Low Productivity Productivity growth rates for the manufacturing sector of the U.S. economy are the lowest of the Western industrial nations.
The p roductivity growth rate of the defense sector is even lower than that of the manufacturing sector overall. The aerospace industry has been investing less than 2 percent of its sales in new capital, compared to investment rates of 8 percent overall in the U.S. economy and 4 percent in the manufacturing sector.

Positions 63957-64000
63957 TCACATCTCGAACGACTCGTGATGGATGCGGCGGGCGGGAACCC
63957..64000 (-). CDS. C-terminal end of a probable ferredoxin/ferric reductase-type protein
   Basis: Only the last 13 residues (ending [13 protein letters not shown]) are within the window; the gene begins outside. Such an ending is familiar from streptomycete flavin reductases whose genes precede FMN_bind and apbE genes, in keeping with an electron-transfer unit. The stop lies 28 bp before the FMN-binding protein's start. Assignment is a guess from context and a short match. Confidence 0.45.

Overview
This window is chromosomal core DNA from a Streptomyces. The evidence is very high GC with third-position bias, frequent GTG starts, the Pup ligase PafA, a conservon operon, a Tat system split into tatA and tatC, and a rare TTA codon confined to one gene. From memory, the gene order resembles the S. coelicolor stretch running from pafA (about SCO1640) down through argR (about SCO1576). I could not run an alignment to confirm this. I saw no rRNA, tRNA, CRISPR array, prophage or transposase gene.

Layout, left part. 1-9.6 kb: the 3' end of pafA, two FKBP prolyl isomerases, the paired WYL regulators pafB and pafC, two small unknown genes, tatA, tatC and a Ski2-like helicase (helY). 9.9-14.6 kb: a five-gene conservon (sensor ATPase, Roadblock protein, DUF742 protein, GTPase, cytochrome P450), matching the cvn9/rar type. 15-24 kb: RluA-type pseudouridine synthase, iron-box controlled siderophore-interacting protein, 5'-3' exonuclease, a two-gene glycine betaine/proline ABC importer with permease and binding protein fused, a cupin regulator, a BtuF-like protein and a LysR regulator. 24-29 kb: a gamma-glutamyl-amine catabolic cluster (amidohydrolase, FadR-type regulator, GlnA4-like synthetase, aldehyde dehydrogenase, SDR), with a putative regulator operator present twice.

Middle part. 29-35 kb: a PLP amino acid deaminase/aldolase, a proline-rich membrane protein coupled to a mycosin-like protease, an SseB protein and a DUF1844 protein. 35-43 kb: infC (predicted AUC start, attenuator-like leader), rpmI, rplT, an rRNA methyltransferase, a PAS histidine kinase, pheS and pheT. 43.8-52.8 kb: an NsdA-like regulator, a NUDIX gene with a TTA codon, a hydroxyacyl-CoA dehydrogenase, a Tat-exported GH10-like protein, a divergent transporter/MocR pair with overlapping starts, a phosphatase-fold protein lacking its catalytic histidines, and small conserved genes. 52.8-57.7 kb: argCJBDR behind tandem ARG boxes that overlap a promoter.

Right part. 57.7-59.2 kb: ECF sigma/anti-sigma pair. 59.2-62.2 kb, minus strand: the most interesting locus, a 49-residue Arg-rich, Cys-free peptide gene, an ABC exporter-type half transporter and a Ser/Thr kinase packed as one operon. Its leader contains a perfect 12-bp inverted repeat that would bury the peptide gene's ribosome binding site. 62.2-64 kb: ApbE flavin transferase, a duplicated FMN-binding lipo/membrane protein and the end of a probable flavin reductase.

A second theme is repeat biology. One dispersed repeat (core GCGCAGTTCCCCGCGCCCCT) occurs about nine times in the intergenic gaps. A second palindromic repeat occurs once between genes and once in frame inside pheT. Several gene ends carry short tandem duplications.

Because of low investment, 60 percent of manufacturing equipment in the defense industry is over 20 years old stems from a number of causes. Topping the list is budget insta bility and uncertainty ove r future contracts. In addition to such problems as high interest rates that are faced by all Ameri can industry, defense contractors often cannot get adequate financing from the banks in the first place, because of the high risk/low profit nature of thei r business. Another important factor is the Defense Department policy of basing profits on production costs, which serves as a disincentive to lowering such costs in the hope of increasing profits and is a sure road to low productivity Defense contractors' reluctance to invest in new equipment To encourage private investment in the defense industry Congress in 1981 repealed Cost Accounting Standard 409 and enacted more liberal tax policies as part of the Reagan Administration's general economic program. Con g ress also repealed the Vinson Trammel Act which set limits on defense contracts have come from Jacques Gansler, defense economist and former Undersecretary of Defense for Material Acquisition, who has argued persuasively that the Defense Department should be concerned not so much with lowering profits as a way to lower weapons cost but rather with lowering production costs even if this entails higher contractor profits. Writes Gansler in his study The Defense Industry And new ideas A 1976 survey confirmed t hat the contract negotiators consider it their job to attack the profits of defense suppliers. This is the wrong perspective for these negotiators to have; rather, they should attempt to reduce the total price of the equipment of which profit is only a sm a ll percentage. If the cost base could be reduced significantly, perhaps even by allowing a slightly higher profit, the government (and therefore the public) would be far better off particularly if this increased profit could be reinvested to achieve highe r productivity and if its presence resulted in healthier, more effective defense-industry suppliers.30 30 Gansler, op. cit. 20 I The Defense Department has tried linking profits to invest ment, but this policy has not been working well.31 Nevertheless the GAO maintains that linking profits to investments can be useful in lowering weapons cost. DOD's profit-investment policy therefore should be reexamined in order to encourage badly needed new investment.